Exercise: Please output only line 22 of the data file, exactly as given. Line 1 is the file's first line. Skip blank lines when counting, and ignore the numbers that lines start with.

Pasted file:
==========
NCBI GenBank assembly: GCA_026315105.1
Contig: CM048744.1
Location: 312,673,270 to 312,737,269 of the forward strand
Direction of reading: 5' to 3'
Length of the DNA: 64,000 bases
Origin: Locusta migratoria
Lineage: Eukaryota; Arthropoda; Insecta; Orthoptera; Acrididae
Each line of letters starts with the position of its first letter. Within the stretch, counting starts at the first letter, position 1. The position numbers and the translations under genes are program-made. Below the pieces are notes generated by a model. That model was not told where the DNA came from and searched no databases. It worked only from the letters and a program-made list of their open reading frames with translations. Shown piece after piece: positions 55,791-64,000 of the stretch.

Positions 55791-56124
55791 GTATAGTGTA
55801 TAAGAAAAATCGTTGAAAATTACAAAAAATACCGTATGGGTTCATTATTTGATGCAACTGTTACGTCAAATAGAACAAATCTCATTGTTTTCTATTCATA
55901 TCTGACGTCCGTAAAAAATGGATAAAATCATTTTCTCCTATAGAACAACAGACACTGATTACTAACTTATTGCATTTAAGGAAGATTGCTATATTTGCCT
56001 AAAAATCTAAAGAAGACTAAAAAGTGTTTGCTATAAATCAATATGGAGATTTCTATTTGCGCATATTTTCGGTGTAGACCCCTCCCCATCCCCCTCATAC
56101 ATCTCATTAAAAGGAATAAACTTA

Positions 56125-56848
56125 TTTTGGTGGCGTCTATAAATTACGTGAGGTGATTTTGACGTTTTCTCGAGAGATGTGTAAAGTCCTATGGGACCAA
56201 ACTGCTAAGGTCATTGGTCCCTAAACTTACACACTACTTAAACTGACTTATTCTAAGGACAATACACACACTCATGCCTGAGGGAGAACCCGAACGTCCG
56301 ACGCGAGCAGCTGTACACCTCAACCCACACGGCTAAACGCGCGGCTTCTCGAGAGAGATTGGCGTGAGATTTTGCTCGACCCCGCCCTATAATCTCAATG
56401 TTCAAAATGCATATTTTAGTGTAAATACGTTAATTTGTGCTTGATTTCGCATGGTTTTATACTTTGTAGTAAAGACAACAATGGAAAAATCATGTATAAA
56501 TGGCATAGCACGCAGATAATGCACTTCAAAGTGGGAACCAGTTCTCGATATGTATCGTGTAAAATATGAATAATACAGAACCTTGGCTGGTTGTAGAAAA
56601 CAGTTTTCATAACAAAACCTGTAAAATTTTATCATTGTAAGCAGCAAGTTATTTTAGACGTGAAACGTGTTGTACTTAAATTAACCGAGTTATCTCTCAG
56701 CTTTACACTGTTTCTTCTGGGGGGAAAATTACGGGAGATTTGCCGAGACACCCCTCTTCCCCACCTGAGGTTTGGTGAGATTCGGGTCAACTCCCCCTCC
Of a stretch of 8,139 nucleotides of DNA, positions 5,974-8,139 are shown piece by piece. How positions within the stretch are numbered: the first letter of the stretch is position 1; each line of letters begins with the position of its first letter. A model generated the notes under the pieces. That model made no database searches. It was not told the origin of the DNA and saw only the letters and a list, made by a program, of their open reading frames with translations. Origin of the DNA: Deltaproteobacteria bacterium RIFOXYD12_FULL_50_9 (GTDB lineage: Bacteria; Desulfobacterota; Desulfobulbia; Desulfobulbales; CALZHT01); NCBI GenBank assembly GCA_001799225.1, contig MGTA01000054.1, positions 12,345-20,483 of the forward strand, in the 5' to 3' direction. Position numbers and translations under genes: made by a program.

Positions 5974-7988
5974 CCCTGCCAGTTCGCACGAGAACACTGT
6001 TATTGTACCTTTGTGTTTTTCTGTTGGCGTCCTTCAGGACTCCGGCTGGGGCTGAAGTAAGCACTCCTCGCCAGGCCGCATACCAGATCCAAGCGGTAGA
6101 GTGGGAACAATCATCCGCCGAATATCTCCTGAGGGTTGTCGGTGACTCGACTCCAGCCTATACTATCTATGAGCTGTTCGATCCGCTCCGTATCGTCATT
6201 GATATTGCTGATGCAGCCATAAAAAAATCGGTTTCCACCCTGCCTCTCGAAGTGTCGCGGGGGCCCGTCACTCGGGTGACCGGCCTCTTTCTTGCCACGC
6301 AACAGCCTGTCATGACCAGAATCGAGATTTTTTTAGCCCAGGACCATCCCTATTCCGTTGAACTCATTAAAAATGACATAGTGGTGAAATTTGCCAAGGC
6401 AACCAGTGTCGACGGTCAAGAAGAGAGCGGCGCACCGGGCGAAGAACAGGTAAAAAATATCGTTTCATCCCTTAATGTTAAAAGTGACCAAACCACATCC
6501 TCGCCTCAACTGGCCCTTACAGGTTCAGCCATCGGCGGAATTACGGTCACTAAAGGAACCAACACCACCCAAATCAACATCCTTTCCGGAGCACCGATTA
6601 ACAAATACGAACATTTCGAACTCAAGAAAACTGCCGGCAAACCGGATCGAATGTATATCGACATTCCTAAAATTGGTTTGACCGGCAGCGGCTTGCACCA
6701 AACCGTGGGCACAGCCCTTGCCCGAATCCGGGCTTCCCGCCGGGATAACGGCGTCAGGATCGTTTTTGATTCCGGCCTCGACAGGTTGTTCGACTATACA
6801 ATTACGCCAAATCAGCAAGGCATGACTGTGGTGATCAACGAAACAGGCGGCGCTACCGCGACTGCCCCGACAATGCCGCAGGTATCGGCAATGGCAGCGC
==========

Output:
56701 CTTTACACTGTTTCTTCTGGGGGGAAAATTACGGGAGATTTGCCGAGACACCCCTCTTCCCCACCTGAGGTTTGGTGAGATTCGGGTCAACTCCCCCTCC